Monday, January 28, 2008


I thought long and hard before I got my vanity plate - PASTR D. Did I want people to know that I am a pastor? Do I need to be more careful and courteous on the road? Do I need to be more cautious about obeying the speed limits? Do I need to control my temper and watch how I respond to other people's poor driving? I think I do!

Anonymity is a dangerous thing. Individuals who are part of a rioting mob will do things they would never do on their own. Kids veiled by the dark of night will vandalize property and spray obscene graffiti on walls. People driving their cars are likely to make angry faces, sarcastic remarks or nasty gestures at people in other cars - as long as they feel anonymous.

The Bible says, " loved darkness rather than light because their deeds are evil." (John 3:19)

Anonymity is one of the reasons telemarketers can be so annoying - you will never meet them and wouldn't know them if you did.

Anonymity is one of the dangers of the internet. People view explicit materials or engage in suggestive communications over the internet because they feel safe in anonymity.

Anonymity may make people feel free to misbehave because they think they cannot be brought to account. If you are anonymous, who will call you down about your bad behavior? (Maybe that is why it bothers people so much to think that the government might listen in on their phone conversations - but what are they talking about?)

Anonymity is dangerous because it encourages people to act on their base impulses. They think that they will not be singled out and punished, but anonymity is only an illusion. God is not confused by crowds or blinded by darkness. He knows us as individuals and He knows both our deeds and our thoughts. We would do well to always remember that - especially when we start to feel anonymous.
(Mark 4:22-23) For there is nothing hidden which will not be revealed, nor has anything been kept secret but that it should come to light.
23 If anyone has ears to hear, let him hear.”

Saturday, January 26, 2008


Profundity - "deep insight; great depth of knowledge or thought"

I haven't blogged in a while - I have been waiting for something profound to say, but decided to give it up. If I ever knew anything that was profound, I must have forgotten it. It has been a good week, however.

This Sunday we are having an installation service in the afternoon. Because of that, we have Dave Warren speaking in the morning. That means I don't get to preach, but at least I get to listen to a fine preacher. Since I didn't have sermons to prepare I was more free (though not completely free) to put more time into finishing the work upstairs in the parsonage.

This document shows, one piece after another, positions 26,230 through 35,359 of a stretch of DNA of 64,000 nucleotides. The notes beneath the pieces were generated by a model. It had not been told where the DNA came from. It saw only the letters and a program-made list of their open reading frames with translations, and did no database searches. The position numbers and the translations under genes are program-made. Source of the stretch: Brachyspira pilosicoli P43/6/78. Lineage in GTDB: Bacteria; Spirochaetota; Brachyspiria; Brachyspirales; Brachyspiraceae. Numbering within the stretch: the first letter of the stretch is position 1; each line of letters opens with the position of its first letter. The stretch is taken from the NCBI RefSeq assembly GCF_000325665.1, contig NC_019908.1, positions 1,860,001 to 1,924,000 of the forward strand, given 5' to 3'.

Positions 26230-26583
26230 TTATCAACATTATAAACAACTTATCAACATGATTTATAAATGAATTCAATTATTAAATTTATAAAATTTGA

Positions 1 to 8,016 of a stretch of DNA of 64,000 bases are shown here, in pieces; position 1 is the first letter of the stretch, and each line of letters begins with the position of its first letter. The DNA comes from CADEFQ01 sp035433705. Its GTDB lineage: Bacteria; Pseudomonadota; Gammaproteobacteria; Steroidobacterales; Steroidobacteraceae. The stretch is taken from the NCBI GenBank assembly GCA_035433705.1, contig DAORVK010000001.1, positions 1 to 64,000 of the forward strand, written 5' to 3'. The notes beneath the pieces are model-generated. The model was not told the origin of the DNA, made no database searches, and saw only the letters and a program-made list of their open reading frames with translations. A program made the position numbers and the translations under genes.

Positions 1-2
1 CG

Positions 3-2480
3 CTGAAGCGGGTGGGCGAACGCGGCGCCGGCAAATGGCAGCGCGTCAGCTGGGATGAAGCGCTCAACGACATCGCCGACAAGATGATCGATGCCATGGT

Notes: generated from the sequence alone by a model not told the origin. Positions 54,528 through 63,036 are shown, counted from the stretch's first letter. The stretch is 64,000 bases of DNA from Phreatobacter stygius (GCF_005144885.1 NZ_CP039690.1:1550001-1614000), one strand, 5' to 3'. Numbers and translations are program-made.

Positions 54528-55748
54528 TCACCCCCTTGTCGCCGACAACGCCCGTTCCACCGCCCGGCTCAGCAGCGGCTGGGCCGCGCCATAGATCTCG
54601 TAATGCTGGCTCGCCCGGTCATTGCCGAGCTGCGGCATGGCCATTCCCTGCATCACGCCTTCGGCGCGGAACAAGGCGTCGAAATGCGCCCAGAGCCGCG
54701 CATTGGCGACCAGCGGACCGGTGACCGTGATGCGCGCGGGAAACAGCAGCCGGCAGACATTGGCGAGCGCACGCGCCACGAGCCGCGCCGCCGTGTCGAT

I am happy to report good progress. The ceilings and walls are all painted. (There are some places that need touch-ups.) Today Lola and I cleaned the floors and started trimming them. Hopefully we will be able to get the floors painted and ready for traffic (read "moving in") by the end of next week. Praise the Lord! Moving upstairs means we can unpack our many boxes, and put our clothes in dressers and closets and feel a little bit more settled.

Another exciting event this week was when the furnace broke on Friday. It wouldn't have been so interesting if it hadn't been 3 degrees outside at the time. It cooled off in the house pretty quickly and the furnace repair guys had a few problems. As a result, we didn't have heat from 5:30 AM to 5:30 PM. The house didn't get back to normal temperatures until almost 11:00.

God has been kind to us. We survived. We avoided the illnesses that have affected so many recently. We got a lot of work done. We enjoyed the privilege of ministry in God's service. What more could anybody want?

Friday, January 11, 2008

Musings on Contentment and Stuff

I've been reminded recently that the greatest treasure is contentment.

Someone who has everything the modern world has to offer, but without contentment, is as wretched as the poorest beggar in the gutter of the poorest city in the world. If a person has property and houses and cars and gadgets and tools, but is plagued by discontent, he is to be pitied.

Of course we tend to think that people who have more than we do should be content - but that we can be discontent because we have less than they do. This is pure rationalization. Lack of contentment is the problem - not the lack of things.

Nothing in this world can ever bring contentment because our life here is temporary. Everything we have is perishable and will perish as we use it. When we die we will leave all of the stuff behind - without so much as a receipt to show for it. What we consume for the pleasure of the sensation is gone and the sensation lasts for only a few moments before it is gone too.

So, what's the answer? Nihilistic despair? Epicurean abandon? An existential leap of faith?

We need something that transcends our earthly life. We need a purpose that goes beyond the accumulation of stuff and makes sense of our mortality.

Our need is met by our Creator - the infinite, eternal, self-existent God. In knowing Him through His revelation of Himself, and in joining Him in the pursuit of His glory, we find a purpose that gives us perspective. Mortality is no longer a barrier because we have found the secret of eternal life that is continuous, conscious and corporeal.

The stuff this world offers cannot be our goal - it can only be a means to achieve our goal of bringing glory to God. When God's glory is our goal, we can have contentment because our situation is always adequate for the purpose. If we have enough, we praise God! If we need more, we depend on God! If we have more than enough, we share it in the name of God!

(1Tim 6:6-10) ¶ Now godliness with contentment is great gain.